It is not only carbon that's going out of the window - and for that matter the roof, walls and floor - it is our hard earned money.

But imagine if we could transform our homes from leaky, draughty places that guzzle energy, into more comfortable, brighter, places - warmer in winter and cooler in summer - with smaller bills.

Imagine if we could do that without it costing consumers a penny, or landing a hefty bill at the government's door.

And in the process, also create thousands of new jobs in green home refurbishment.

Wind turbine (Image: PA)
If we don't start a revolution in our living rooms soon, we're all going to cook

Unrealistic? Not necessarily.

The UK Green Building Council is demanding that the government - either this one or the next - should introduce a scheme that will kick-start this refurbishment revolution.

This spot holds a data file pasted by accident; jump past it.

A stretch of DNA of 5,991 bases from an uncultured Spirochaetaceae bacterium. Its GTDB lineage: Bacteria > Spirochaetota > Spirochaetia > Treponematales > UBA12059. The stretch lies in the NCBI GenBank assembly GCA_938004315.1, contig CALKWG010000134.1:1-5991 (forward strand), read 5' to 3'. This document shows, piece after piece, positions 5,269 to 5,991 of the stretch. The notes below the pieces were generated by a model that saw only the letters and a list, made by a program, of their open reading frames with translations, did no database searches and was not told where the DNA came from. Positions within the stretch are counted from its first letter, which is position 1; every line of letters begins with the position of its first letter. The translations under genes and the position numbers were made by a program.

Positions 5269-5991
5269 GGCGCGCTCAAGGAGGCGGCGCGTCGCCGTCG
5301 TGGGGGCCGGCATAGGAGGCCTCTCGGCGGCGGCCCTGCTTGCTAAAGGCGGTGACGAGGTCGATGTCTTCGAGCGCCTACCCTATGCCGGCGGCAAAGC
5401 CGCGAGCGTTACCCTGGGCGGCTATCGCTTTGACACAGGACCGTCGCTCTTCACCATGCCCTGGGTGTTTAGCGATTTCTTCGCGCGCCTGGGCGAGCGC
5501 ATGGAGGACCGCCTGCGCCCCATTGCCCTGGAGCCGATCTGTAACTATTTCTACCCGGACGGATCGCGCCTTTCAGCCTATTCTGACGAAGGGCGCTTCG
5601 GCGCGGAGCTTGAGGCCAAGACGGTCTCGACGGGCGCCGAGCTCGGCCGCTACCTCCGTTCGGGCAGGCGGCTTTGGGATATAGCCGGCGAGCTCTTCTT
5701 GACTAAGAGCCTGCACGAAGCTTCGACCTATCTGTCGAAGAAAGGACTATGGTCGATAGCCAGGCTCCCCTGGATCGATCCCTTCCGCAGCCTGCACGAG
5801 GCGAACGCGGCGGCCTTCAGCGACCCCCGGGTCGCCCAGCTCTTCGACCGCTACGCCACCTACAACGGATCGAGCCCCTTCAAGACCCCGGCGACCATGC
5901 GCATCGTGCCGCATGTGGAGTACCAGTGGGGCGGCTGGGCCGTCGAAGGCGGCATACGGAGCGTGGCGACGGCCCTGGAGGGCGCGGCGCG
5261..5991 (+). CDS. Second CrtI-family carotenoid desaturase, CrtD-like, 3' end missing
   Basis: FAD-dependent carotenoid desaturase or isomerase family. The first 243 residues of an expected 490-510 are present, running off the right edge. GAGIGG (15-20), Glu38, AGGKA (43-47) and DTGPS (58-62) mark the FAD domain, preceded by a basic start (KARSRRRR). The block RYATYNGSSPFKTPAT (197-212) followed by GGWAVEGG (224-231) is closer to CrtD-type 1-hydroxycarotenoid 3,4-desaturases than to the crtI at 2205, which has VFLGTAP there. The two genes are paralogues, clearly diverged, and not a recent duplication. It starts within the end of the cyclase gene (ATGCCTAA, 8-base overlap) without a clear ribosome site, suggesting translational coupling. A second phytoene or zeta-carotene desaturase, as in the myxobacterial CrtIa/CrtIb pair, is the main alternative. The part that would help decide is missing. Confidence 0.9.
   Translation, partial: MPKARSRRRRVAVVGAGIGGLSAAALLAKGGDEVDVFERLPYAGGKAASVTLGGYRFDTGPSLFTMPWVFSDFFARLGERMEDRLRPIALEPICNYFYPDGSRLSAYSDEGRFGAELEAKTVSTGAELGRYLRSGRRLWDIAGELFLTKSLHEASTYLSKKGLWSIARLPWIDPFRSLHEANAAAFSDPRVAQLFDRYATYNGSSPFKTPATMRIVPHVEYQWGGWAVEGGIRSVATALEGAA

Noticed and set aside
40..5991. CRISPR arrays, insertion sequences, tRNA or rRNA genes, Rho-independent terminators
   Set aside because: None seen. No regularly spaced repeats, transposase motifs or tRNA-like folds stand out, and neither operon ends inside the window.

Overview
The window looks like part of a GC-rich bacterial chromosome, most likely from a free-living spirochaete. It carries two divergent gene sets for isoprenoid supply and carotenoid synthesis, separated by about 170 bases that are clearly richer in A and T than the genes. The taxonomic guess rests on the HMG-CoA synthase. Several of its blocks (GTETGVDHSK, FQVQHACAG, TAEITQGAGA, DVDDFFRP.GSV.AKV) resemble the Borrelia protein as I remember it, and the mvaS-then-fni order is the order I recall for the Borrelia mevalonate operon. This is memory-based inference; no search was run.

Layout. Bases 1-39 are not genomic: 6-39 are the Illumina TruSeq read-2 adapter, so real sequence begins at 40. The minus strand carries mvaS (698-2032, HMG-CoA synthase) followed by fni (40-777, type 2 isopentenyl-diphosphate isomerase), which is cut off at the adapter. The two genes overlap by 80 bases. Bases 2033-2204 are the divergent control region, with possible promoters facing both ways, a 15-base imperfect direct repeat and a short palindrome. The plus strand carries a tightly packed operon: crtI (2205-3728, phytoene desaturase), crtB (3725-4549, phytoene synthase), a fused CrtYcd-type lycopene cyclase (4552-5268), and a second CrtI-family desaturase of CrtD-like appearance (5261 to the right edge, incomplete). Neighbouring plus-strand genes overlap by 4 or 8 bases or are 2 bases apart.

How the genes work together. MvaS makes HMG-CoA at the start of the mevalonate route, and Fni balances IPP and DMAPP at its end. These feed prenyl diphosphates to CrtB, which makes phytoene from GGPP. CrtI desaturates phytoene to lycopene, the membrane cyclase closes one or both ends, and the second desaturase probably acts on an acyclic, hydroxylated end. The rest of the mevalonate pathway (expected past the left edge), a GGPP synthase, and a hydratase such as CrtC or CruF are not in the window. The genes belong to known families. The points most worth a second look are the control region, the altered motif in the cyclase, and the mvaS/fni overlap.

It is called "Pay As You Save". It's based on a simple premise: that the cost of installing energy efficiency measures be funded through the future savings made on that household's energy bills.

So how does it work? The majority of home energy efficiency measures pay for themselves over a period of time.

Some are quite cheap, such as loft and cavity wall insulation or low-energy lighting.

But others are more expensive, such as suspended wooden floor insulation, new A-rated boilers and particularly solid wall insulation.

Most of us put off installing these measures, particularly the more expensive ones, because we do not think we will get the benefit. It just costs too much upfront; and given we move house, on average, every seven years, why bother?